Óðin and Geirroð
Agnar and Geirroð, the young sons of King Hrauðung, were out fishing when the wind blew their boat out to sea. In the dark, their boat was blown ashore and wrecked. A farmer and his wife found them and took them in for the winter. The following spring, the farmer gave the boys a boat in which to make their way back home. As the boys prepared to leave, the farmer spoke privately to Geirroð.
A breeze sprung up and carried the boys to their home harbor. Geirroð, who was forward in the boat, jumped ashore and pushed the boat back out, saying to his brother, "Go where the trolls will take you!" The boat and Agnar were carried out to sea.
Geirroð went up to the hall and was greeted joyfully. His father had died, and Geirroð was taken as king.
Óðin and his wife, Frigg, were sitting on the high seat Hliðskjálf, looking out at all the worlds. Óðin said, "Do you see your foster-son, Agnar? He is raising children with a giantess in a cave. But Geirroð, my foster-son, is king." Frigg said, "But he is so stingy with food that he tortures guests if he thinks that too many have come." Óðin decried such a great slander and made a wager with Frigg that the story was false.
Frigg sent her handmaiden to Geirroð with the message that a wizard was arriving in the country to bewitch him. Meanwhile, Óðin traveled to Geirroð's land, covered in a dark cloak, and calling himself Grímnir. Grímnir was brought before Geirroð and questioned, but Grímnir refused to say anything. To force Grímnir to speak, Geirroð had two roaring fires built, and bound Grímnir between the fires. For nine days, Grímnir sat roasting between the fires, so scorched that his cloak burned off of him.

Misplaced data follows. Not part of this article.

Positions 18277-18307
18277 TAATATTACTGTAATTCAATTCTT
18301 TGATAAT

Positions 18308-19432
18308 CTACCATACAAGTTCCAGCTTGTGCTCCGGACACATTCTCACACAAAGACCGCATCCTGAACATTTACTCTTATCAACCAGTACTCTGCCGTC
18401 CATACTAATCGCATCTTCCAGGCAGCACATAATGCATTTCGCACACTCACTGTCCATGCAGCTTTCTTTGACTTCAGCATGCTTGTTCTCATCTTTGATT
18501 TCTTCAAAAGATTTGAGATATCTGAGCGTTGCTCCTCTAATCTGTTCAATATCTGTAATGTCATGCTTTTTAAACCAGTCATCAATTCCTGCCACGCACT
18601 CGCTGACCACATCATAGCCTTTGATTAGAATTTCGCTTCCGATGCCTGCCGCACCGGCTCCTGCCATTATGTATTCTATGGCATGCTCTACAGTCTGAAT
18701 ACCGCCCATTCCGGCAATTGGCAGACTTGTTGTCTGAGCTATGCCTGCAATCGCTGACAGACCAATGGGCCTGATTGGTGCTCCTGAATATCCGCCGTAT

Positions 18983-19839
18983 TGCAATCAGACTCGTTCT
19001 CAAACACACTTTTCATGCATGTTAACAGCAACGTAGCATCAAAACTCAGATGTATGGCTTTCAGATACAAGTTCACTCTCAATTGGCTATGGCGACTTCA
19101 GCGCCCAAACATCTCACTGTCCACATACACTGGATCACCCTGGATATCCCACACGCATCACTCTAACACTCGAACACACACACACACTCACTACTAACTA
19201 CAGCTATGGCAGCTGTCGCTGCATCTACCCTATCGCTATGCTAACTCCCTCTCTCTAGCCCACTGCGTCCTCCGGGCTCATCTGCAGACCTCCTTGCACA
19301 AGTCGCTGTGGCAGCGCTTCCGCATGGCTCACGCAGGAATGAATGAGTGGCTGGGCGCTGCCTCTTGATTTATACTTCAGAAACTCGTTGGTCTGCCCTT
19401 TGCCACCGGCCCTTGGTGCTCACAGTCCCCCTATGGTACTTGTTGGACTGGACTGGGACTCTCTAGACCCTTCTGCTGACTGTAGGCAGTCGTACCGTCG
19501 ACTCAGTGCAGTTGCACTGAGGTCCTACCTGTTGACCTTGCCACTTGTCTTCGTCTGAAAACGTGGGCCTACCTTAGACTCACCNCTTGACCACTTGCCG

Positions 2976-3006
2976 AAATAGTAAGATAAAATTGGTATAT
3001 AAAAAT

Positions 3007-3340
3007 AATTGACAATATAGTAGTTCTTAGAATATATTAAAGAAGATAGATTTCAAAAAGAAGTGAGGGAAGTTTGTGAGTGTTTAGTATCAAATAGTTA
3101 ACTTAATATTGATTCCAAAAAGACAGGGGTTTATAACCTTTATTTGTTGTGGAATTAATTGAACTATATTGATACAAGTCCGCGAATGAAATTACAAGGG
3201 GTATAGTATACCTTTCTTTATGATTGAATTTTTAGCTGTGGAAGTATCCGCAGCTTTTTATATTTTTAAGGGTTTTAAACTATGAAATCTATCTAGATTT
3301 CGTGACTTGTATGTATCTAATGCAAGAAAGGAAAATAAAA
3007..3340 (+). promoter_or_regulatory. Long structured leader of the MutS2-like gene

Geirroð's young son, who was called Agnar, after the king's brother, realized that the king was acting wrongly towards his guest. Agnar went to Grímnir between the fires with a horn full of drink. Grímnir thanked the boy, saying "For one drink, you shall never get a better reward." Grímnir prophesied that Agnar would soon sit on the throne.
Grímnir then showed his range of knowledge to the boy, describing details of the lives and lands of the gods and other supernatural beings. Any one paying attention would have realized that only Óðin would have known all these things. Grímnir finished by saying to Geirroð, "Now you may see Óðin, approach me if you can!"
Geirroð sat with his sword in his lap. When he realized that his visitor was Óðin, he stood, to pull his guest away from the fire. But his sword slipped from his hand, hilt downward. The king lost his footing and fell forward. The sword skewered him, and he was killed. Óðin disappeared, and Agnar became king and ruled for a long time afterward.
Few accusations were as insulting to a Norseman as to suggest that one was inhospitable to one's guests. Thus, Frigg's accusation of Geirroð's stinginess was a deep affront to Óðin.
This story exists only as the narrative "bookends" for the eddic poem Grímnismál and is probably a more recent invention, rather than being an ancient story.